Turning to the settlement agreement, the plain language of the carefully negotiated agreement indicates that the "purpose" of the non-disparagement provision was to mutually prohibit the parties from making disparaging statements about each other, and not to "conceal" the details relating to plaintiff's LAD claims, in violation of N.J.S.A. 10:5-12.8(a). During their lengthy negotiations, the parties removed the proposed non-disclosure provision, and intentionally left in the non-disparagement provision, which they agreed was "a material term" of the agreement, presumably in response to the long history of litigation between the parties. That mutual prohibition provided that the parties agreed "not to make any statements written or verbal ... regarding the past behavior of the parties, which statements would tend to disparage or impugn the reputation of any party." (emphasis added). The provision benefitted both parties, in that Neptune Township not only agreed not to disparage plaintiff, but also to respond to inquiries from prospective employers with only the dates of plaintiff's employment and the positions she held. Plaintiff was also not prohibited from testifying or submitting a statement disparaging defendants in any other legal proceedings brought by herself or by others, including other employment discrimination cases.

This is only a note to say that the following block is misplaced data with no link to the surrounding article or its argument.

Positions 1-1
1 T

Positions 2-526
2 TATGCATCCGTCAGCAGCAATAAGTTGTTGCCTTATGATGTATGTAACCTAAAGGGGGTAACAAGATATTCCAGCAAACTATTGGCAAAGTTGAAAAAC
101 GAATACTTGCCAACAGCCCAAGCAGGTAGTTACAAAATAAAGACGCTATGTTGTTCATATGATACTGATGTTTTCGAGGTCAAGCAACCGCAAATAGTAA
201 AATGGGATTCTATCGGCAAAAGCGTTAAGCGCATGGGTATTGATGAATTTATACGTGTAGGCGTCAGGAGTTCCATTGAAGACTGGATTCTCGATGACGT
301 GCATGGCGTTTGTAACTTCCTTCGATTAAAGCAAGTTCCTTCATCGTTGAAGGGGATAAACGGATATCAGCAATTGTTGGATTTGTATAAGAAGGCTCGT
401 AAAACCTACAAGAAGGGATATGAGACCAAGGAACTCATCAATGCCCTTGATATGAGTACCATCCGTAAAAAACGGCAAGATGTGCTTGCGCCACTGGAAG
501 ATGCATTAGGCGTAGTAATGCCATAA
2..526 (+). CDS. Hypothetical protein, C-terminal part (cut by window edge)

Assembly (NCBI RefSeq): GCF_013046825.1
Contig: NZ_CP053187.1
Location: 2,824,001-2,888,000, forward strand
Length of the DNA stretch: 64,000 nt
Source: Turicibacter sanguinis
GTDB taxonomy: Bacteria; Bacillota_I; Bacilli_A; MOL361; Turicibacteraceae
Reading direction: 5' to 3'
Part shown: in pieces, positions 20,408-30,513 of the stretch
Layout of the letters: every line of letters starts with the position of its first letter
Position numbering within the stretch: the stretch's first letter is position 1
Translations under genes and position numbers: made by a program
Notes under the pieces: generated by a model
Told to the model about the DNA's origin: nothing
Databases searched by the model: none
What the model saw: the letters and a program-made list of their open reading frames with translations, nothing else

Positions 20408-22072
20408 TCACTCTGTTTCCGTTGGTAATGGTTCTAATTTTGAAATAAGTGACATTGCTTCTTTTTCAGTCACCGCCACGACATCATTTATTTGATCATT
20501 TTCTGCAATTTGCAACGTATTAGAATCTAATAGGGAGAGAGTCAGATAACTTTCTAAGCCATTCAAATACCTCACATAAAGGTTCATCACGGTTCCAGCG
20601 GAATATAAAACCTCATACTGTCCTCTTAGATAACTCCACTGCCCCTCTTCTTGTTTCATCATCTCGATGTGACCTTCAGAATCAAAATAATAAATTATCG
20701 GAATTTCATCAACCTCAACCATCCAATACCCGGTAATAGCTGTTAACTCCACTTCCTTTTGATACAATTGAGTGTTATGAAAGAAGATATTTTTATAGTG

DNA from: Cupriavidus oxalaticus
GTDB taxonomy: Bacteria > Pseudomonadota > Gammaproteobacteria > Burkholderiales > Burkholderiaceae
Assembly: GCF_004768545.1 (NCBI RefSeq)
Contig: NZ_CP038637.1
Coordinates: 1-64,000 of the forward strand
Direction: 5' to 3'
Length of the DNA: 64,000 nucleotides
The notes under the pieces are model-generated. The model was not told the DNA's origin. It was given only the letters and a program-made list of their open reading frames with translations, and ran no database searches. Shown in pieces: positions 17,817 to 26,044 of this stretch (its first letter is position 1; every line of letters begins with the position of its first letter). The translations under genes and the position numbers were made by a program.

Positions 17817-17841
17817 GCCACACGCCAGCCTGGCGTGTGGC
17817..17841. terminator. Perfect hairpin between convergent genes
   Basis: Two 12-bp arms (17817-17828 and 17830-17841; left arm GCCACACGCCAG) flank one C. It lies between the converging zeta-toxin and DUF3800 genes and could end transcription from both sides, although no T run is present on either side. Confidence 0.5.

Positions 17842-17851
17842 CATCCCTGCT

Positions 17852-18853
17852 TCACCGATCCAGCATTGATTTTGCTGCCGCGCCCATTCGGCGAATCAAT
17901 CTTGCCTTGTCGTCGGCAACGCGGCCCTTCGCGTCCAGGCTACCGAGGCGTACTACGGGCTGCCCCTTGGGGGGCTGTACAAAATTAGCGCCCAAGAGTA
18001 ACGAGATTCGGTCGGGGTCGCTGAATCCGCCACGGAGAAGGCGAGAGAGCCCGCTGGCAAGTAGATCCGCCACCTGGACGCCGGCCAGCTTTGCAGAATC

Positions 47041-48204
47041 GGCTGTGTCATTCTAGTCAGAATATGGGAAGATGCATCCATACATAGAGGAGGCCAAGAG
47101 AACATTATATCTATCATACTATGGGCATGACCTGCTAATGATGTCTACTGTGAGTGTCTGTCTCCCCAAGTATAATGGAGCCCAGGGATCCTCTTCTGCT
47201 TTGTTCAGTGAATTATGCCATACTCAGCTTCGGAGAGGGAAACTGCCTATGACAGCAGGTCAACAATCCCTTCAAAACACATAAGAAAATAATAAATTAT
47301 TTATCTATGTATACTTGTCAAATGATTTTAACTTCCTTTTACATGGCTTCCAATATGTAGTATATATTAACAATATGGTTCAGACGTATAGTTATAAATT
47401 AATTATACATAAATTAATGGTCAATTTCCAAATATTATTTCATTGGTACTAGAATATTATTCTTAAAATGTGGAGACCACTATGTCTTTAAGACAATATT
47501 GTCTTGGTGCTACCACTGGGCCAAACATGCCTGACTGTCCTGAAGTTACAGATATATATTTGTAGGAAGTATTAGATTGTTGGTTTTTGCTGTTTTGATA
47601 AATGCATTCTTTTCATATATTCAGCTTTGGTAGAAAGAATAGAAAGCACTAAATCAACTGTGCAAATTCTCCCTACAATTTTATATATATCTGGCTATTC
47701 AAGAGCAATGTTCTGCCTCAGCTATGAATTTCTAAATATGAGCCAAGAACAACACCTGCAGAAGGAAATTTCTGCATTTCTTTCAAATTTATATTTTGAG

Further, the "effect" of the non-disparagement provision was also not to silence plaintiff from speaking out about the details of her claims. N.J.S.A. 10:5-12.8(a). Although there can be some overlap, in that describing the details of a LAD claim could be disparaging, that was not what happened here. Defendants agreed that plaintiff could discuss with the news reporter the terms and details of the sexual discrimination giving rise to the settlement disclosure that N.J.S.A. 10:5-12.8(a) was designed to protect. Defendants also do not claim that plaintiff violated the non-disparagement provision by discussing such details. Defendants only objected to plaintiff's more general disparaging language, including that the department had not changed and that it was still a "good ol' boys system"—comments that were not directly related to the details of her claim but rather related to her impression of defendants' present and future behavior.